TRENDING: No cheer for liquor industry
by Louise Burgers. Nielsen said lockdown-restricted liquor sales will “irrevocably impact future behaviour and sales trends”.
by Louise Burgers. ‘A sobering situation’. This was the title of a Nielsen webinar yesterday, 15 July, to consider the longer-term implications of South Africa’s lockdown prohibition, in order to reconfigure growth strategies for the future in the weeks, months and years ahead. Nielsen said lockdown-restricted liquor sales in South Africa have been unprecedented, even in a global context. The circumstances have provoked unique consumer responses and radical business paradigm shifts that will “irrevocably impact future behaviour and sales trends”.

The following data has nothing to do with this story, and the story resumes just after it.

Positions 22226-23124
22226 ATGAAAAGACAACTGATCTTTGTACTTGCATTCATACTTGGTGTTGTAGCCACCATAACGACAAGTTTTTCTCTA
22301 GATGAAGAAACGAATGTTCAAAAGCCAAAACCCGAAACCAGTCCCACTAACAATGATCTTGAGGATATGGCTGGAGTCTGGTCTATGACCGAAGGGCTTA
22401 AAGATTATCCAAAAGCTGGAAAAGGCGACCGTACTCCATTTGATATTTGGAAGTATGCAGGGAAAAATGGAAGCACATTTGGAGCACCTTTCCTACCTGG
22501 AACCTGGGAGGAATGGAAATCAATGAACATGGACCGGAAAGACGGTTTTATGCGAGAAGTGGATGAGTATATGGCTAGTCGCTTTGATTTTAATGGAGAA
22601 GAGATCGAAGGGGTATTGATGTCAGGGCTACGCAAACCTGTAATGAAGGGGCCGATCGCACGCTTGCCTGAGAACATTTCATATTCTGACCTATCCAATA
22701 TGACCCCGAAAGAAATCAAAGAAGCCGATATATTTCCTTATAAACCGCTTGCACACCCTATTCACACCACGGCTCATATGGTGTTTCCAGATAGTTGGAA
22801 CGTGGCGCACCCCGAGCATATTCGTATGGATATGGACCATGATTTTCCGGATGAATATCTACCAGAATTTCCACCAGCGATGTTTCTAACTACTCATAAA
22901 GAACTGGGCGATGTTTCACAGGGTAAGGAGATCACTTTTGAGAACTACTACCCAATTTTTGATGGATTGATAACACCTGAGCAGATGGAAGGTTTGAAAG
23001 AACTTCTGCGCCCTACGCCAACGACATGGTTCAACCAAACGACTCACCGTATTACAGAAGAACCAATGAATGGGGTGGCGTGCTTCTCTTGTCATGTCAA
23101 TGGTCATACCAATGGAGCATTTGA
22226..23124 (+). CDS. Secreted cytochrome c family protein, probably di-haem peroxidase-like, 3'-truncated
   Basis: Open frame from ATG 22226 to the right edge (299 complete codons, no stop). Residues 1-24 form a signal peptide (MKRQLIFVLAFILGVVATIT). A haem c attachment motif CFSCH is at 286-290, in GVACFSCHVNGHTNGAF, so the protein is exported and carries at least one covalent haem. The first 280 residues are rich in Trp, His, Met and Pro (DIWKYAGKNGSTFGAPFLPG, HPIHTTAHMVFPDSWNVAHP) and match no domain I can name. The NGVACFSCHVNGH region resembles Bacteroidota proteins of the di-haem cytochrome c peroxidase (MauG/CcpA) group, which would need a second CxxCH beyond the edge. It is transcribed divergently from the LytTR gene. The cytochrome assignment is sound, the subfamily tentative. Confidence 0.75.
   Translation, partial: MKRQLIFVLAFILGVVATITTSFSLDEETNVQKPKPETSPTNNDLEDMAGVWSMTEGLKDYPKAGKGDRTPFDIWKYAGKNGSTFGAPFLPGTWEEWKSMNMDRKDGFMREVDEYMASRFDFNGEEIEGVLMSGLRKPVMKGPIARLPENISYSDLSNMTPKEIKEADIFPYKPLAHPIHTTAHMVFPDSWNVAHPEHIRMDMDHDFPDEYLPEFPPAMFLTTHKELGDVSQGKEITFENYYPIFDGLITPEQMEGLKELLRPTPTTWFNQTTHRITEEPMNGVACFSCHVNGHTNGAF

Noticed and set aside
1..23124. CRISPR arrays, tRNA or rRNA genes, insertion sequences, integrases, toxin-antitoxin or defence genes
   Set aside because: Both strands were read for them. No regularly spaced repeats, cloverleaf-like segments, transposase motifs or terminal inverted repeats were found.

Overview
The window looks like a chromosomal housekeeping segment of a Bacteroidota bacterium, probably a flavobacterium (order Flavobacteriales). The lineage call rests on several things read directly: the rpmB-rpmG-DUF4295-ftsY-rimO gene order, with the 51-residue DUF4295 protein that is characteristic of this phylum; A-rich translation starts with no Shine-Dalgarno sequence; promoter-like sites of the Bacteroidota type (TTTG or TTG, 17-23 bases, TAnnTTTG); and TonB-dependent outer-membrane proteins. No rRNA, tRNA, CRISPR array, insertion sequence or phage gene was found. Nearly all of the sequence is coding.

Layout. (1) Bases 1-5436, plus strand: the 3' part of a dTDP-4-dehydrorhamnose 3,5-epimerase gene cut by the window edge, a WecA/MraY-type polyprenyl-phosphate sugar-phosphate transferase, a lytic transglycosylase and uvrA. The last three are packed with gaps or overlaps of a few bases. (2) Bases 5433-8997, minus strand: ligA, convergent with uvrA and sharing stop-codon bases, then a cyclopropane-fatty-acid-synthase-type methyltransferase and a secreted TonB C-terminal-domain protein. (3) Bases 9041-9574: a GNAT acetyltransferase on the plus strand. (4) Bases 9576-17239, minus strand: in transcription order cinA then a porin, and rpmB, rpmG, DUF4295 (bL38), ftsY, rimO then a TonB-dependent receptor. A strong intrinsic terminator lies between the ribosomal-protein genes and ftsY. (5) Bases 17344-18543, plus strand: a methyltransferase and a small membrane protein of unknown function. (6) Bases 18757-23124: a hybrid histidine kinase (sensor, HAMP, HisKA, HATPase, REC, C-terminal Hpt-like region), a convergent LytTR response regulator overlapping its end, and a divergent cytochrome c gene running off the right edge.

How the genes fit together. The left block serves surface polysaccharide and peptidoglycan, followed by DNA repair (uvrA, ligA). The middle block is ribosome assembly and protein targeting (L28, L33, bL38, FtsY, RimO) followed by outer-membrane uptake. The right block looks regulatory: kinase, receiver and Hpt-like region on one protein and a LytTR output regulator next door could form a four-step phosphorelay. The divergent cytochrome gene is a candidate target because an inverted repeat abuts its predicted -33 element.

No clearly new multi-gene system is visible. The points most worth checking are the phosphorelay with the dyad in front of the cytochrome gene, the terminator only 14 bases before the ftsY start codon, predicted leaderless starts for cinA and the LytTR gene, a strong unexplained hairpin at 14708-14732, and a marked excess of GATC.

As Retailing Africa has reported, the losses in liquor sales will amount to a further R10 billion per month as the ban on the sale of alcohol under lockdown continues. As businesses and brands look to repair and rebuild from the sharp prohibitive effects, Nielsen is attempting to aid the industry in understanding consumers’ changing shopping and consumption behaviour, including the impact on the industry from the sudden second ban on alcohol sales announced by President Cyril Ramaphosa on Sunday night, without consultation with the industry this time round. In fact, the Nielsen team had to scramble to update their presentation to take into account the latest regulations prohibiting the sale of alcohol ahead of the webinar.